My response to Robin’s question in fact took the form of one of my own, i.e. did the name Holman Hunt mean anything to him? “Wasn’t he a historical figure, a poet – or artist perhaps?” Robin inquired. I confirmed that the latter was in fact the case, prefacing such comments as I intended to make by adding, “I do not mean what I am about to say in any kind of religious or mystical way. However, you have asked the question and no doubt you want me to answer it directly and according to my own lights. Once, when a boy” I continued, “I went with my parents to London on a rare day trip. During the course of it we visited St Paul’s Cathedral. There we saw the painting, Lux Mundi, i.e. ‘The Light of the World’, by William Holman Hunt, a 19th-century artist, who had allegorically portrayed the “Christ” of life, carrying a lantern, standing – and knocking – from the outside, on a door, seemingly disused and all somewhat overgrown.”
I continued, “The thing that struck me as a child was that the door had not been given a handle by the artist and I inquired about this omission of my father, who promptly replied, ‘Well, maybe it is more likely to be on the in side’. When I come to see you, or anyone else for that matter, I have a right to knock. In fact that is what I am doing every time, from the moment I enter your room to the moment I leave it. On the other hand, that hardly gives me the right to ‘knock the door down’ and, as I perceive it, the handle happens to be on your side, if you see what I mean.” A quite animated discussion ensued and Robin expressed great interest in the painting. Indeed, since I have a modest sized print hanging in my study wall at home, I took it in for him to see.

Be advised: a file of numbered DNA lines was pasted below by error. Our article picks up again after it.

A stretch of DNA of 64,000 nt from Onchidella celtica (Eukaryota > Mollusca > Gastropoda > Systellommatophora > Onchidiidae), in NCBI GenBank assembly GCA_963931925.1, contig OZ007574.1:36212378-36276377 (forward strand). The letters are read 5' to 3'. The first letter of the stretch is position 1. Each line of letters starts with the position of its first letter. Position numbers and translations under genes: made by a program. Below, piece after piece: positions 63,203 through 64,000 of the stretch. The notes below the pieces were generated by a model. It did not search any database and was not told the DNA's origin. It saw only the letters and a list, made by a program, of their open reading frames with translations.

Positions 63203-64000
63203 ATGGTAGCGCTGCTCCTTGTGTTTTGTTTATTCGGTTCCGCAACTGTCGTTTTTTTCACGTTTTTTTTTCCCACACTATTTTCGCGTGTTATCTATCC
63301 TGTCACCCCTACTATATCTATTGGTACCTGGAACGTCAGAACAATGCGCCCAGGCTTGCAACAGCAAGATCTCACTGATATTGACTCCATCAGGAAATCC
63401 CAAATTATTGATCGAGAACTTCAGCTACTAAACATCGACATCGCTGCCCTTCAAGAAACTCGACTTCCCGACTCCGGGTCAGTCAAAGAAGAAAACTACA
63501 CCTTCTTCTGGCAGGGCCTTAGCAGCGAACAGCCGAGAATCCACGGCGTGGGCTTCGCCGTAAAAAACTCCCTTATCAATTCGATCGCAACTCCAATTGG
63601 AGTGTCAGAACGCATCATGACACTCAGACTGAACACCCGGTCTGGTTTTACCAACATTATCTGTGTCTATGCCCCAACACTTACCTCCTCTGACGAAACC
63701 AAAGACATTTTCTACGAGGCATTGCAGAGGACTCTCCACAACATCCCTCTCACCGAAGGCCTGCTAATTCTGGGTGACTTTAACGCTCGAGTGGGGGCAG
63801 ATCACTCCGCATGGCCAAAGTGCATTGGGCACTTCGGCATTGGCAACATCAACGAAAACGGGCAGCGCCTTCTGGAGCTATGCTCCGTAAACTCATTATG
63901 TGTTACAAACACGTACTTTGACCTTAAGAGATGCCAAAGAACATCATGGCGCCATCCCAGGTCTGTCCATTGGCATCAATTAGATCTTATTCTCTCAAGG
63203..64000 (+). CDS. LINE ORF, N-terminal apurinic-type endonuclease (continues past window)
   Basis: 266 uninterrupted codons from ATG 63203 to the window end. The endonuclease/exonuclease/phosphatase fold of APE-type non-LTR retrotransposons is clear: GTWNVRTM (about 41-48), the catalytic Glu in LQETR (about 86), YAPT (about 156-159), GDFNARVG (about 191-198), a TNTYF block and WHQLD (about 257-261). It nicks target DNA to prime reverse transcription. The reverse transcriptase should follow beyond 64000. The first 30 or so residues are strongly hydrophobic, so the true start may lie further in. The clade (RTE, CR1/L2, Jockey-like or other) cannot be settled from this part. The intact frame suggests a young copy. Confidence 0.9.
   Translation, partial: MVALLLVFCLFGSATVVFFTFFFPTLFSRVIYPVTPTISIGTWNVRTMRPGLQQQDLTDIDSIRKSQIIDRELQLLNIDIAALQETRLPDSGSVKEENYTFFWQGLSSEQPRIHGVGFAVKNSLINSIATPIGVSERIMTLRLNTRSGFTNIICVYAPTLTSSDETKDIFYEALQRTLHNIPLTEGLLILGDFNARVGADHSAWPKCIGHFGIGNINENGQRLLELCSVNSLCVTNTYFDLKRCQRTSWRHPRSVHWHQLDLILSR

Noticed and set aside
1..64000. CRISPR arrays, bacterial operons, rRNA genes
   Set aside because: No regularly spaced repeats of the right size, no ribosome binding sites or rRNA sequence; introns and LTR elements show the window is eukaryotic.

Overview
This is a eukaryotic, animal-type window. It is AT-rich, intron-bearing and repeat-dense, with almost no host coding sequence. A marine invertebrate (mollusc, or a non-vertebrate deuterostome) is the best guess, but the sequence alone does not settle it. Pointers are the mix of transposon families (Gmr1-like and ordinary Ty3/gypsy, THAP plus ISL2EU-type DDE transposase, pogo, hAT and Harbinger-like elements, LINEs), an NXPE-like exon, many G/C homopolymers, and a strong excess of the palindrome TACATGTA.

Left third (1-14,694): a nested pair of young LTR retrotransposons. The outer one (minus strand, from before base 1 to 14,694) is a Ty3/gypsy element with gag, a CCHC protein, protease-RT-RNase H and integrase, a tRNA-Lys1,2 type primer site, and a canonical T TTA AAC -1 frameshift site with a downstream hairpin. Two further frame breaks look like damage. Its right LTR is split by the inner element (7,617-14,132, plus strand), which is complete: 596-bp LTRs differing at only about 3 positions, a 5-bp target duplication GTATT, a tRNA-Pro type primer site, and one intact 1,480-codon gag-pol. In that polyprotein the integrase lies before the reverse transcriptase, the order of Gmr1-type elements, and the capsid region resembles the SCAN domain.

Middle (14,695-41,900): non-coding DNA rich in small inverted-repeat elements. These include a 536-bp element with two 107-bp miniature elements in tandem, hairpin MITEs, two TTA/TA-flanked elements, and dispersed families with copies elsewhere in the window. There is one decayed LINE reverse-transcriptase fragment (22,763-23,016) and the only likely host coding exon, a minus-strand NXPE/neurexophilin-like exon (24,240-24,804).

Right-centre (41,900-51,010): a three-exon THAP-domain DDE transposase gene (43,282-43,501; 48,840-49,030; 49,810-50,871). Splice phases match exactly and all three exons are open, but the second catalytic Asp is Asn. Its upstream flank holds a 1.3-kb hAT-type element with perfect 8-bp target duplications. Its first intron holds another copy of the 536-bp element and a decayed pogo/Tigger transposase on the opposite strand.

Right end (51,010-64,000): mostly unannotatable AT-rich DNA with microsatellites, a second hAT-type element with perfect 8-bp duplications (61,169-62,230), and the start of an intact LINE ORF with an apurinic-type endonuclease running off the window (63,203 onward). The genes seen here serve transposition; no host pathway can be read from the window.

One evening about a week later, I was about to depart from another Glasgow hospital at which I had called to see a patient, when I was informed that there was a telephone call for me. Apparently someone was asking to speak to me but seemed reluctant to leave a name. I took the call, to discover that it was Robin. Seemingly he had phoned the oncology ward, where a member of nursing staff had informed him of my expressed intention to visit the hospital in question and to return home directly from there.
A little over a half an hour later, I was with Robin in his room – just the two of us – at his home. For a while he sobbed and clung to me as, I would imagine, a terrified man might hold to the mast of the ship in a storm. His body shook as he sobbed and then, over the next couple of hours, the entire sorry story tumbled out. Robin had a close relative who was an avid devotee of Norman Vincent Peale’s book The Power of Positive Thinking· and not infrequently referred to and quoted from it. Knowing the book as I do, clearly this particular devotee had chosen to take a ‘slant’ on the author’s philosophy that was hardly intended and in reality, seemed nearer to a “stiff upper lip” approach. As the two of us sat in his room, Robin declared, “Do you know, it’s not so much that I have turned the handle. Rather, the door just burst open under the pressure from the inside…and I now need some help to clear up the mess.”
How many times over the years have I heard the well meaning but almost entirely vacuous advice being proffered, to “be positive”; or have had to attempt to straighten out some of the distortions, convolutions – and indeed contradictions – that the use (or rather misuse) of that phrase has occasioned? More often than not, as any rate in my experience of it, it is said – albeit sincerely – but not infrequently with ‘tongue in cheek’. It commonly lacks conviction and not infrequently spreads a kind of confusion that in some cases does unquestionably thread its way through to patients’ day-to-day sense of well being and quality of life; however, more of that in a future blog! Finally, history doesn’t record; nor does Shakespeare reveal whether Hamlet’s Polonius suffered from cancer; but if he did, in this regard he had it right: “This above all; to thine own self be true…”